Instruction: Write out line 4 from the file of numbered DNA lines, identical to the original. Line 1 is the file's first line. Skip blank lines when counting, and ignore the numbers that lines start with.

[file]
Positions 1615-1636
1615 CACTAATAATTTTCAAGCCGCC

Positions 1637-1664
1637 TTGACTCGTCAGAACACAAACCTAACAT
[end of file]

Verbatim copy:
1637 TTGACTCGTCAGAACACAAACCTAACAT